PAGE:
A week in education
The steps which Fife schools are taking to deal with problems also appear to be gaining the confidence of staff: 65 per cent in the secondary sector say strategies are effective, compared with 57 per cent in 2005. These are "very welcome findings", according to a report by Bryan Kirkaldy, senior manager in education and children's services.
School pupils' interest in economics is waning, a seminar at the Scottish Parliament heard on Monday. The subject has suffered from "a significant and sustained decline" in the numbers studying it at colleges and universities over the past 10 years. There has also been a steady drop in the number of pupils taking Higher economics.
One of the Government's key advisers south of the border has said that reading tests should be given to every pupil entering secondary school. Sir Cyril Taylor, who heads the Specialist Schools and Academies Trust, lauded a "phenomenon" he had seen in Miami and in some SSAT schools in England which use an accelerated reader program from Renaissance Learning.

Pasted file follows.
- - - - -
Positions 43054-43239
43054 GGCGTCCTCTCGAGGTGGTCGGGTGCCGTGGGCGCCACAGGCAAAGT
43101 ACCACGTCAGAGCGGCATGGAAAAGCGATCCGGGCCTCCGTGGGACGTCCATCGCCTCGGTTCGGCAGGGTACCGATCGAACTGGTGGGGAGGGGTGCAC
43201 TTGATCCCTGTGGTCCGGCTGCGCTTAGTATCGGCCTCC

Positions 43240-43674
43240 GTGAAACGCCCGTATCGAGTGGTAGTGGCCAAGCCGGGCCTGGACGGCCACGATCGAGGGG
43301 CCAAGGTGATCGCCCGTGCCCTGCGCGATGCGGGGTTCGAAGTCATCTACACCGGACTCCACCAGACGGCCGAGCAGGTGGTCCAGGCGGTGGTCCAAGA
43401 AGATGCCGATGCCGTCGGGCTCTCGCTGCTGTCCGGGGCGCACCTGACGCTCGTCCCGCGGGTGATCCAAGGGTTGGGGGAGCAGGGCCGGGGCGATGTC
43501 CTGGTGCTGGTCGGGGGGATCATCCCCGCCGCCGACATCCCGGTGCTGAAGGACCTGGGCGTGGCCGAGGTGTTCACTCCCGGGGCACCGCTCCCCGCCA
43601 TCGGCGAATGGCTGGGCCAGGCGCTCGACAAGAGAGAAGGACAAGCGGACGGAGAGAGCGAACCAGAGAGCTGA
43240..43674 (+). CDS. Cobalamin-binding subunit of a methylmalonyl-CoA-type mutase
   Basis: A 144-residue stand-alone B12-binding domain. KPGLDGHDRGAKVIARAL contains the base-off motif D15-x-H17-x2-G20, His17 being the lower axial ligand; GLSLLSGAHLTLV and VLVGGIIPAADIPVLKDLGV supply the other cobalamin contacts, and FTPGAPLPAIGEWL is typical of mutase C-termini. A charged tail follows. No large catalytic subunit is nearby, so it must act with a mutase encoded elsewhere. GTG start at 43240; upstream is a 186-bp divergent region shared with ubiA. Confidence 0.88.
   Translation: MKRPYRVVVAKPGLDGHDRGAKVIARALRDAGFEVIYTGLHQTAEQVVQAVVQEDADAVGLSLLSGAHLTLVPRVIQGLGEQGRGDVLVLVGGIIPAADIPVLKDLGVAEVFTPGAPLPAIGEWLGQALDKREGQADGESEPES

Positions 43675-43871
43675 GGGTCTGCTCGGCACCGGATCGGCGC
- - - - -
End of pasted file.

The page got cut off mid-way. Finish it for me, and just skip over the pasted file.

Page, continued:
Regulations allowing students from asylum seeking families the same rights of access to further and higher education as Scottish students came into force last week. The move was announced in July and applies to asylum children who have spent at least three years in Scottish schools.
One of Scotland's best-known independent schools has broken the mould by providing a separate boarding house for final year students. Fettes College says the new living arrangements, which accommodate males and females in separate wings, are modelled on university halls of residence and are intended to smooth the path between school and university.
On the further education front, two colleges have announced a change of principal and a change of name. Matt Mochar's successor at Clydebank College from January is Gordon Paterson, the deputy principal. And the EdinburghDalkeith-based Jewel and Esk Valley College is to be known as Jewel and Esk College.